return new AppDeeplinkViewModel()
        StoreUrl = new HtmlString(FieldRenderer.Render(RenderingContext.Current.Rendering.Item, AppDeeplinkViewModel.Constants.Fields.AppDeeplink.AppDeeplinkSettingsAppStoreURL.ToString())),
        DeviceUrl = new HtmlString(deviceUrl),
        DeviceUrlWithParams = new HtmlString(BuildDeviceUrlWithParams(deviceUrl))


    private string BuildDeviceUrlWithParams(string deviceUrl)

      if (String.IsNullOrWhiteSpace(deviceUrl))
        return string.Empty;

      string decodedQuery = System.Web.HttpUtility.UrlDecode(RenderingContext.Current.PageContext.RequestContext.HttpContext.Request.Url.Query);

      object param = HttpUtility.ParseQueryString(decodedQuery).Get(AppDeeplinkViewModel.Constants.QueryParams.DeviceParams);

      if (param == null)
        return string.Empty;

      return $"{deviceUrl}{param}";



If you remember we send a parameter, sitecorehabitat, so that the visitor can open Sitecore Habitat’s home screen in their Twitter app.
In the method BuildDeviceUrlWithParams we will add the parameter to the device URL, which will give us: twitter://user?screen_name=sitecorehabitat

Finally the view for the rendering – OpenApp.cshtml

@model VisionsInCode.Feature.AppDeeplink.ViewModels.AppDeeplinkViewModel

@if (Model != null)
    <div class="AppDeeplink"

As you can see we put the data in a div element to make it easy for the javascript 🙂

The javascript, AppDeeplink.js, will make it all happen.

var Habitat = Habitat || {};

jQuery(document).ready(function () {

Habitat.AppDeeplink = {
    DomReady: function () {
    Init: function () {

        if (jQuery("body").hasClass("pagemode-edit"))

        var deeplinkData = Habitat.AppDeeplink.GetDeeplinkData("AppDeeplink");

        if (deeplinkData == null ||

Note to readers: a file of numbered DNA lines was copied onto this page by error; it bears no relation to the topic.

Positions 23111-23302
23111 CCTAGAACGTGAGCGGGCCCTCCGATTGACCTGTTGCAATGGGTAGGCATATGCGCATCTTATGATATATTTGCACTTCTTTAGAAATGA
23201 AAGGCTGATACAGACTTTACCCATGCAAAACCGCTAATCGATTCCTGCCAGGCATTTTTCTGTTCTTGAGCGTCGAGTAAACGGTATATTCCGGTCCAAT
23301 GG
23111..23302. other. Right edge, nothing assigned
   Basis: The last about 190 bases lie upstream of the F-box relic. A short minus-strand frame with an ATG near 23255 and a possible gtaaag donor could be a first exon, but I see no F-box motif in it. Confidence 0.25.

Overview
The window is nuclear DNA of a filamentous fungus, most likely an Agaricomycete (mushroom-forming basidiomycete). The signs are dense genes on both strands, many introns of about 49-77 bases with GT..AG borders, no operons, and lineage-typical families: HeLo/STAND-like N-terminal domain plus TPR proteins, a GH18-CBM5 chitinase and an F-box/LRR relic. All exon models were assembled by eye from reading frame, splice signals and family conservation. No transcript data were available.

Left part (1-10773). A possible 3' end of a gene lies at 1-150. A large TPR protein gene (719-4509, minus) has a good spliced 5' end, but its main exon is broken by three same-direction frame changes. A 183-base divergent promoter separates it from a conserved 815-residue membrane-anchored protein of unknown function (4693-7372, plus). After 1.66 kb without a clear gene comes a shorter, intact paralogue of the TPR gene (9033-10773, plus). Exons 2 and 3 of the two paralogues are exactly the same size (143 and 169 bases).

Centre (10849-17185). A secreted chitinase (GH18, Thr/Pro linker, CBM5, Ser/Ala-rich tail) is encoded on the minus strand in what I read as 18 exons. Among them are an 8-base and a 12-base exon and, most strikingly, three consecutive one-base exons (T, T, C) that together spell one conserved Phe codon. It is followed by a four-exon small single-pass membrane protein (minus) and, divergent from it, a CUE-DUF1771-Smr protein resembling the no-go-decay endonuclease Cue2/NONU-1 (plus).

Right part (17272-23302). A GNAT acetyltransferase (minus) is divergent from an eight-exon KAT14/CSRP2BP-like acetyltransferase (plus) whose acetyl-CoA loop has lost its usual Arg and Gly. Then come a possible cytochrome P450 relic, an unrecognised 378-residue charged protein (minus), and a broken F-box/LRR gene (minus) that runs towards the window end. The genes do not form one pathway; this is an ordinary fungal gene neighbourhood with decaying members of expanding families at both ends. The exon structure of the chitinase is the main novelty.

Habitat.AppDeeplink.IsNullOrEmpty(deeplinkData.storeUrl) ||


    OpenApp: function (deeplinkData) {

        document.location.href = deeplinkData.deviceUrl;
        console.log("Opening URL: " + deeplinkData.deviceUrl);


    OpenStoreTimeOut: function (deeplinkData) {

        setTimeout(function () {
        }, 400);
    OpenStore: function (deeplinkData) {

        console.log("Timeout. Open fallback url: " + deeplinkData.storeUrl);
        document.location.href = deeplinkData.storeUrl;

    GetDeeplinkData: function (className) {

        var deeplinkData = {};
        deeplinkData.storeUrl = jQuery("." + className).data("storeurl");
        deeplinkData.deviceUrl = jQuery("." + className).data("deviceurl");

        return deeplinkData;

    IsNullOrEmpty: function (value) {
        return value == null || value === "";


The javascript will grab the data from the view, next will be to try to open the app on the visitors device. If it fails after the timeout expires it will direct the visitors to the app store in order to install the app.

Bonus: Why not add GOALS to the “Deeplink pages” to track the visitors behaviors.

It’s nothing fancy and there can of course be improvements. Instead of using query strings I could have used rendering parameters. We could also have triggered goals in the javascript, one for installed app and one for not installed app.
Anyway I wanted to show you guys how to use the Sitecore Device Detector. Its all in github:

Let me end with the following words – Sitecore.Habitat rocks!

That’s all for now folks 🙂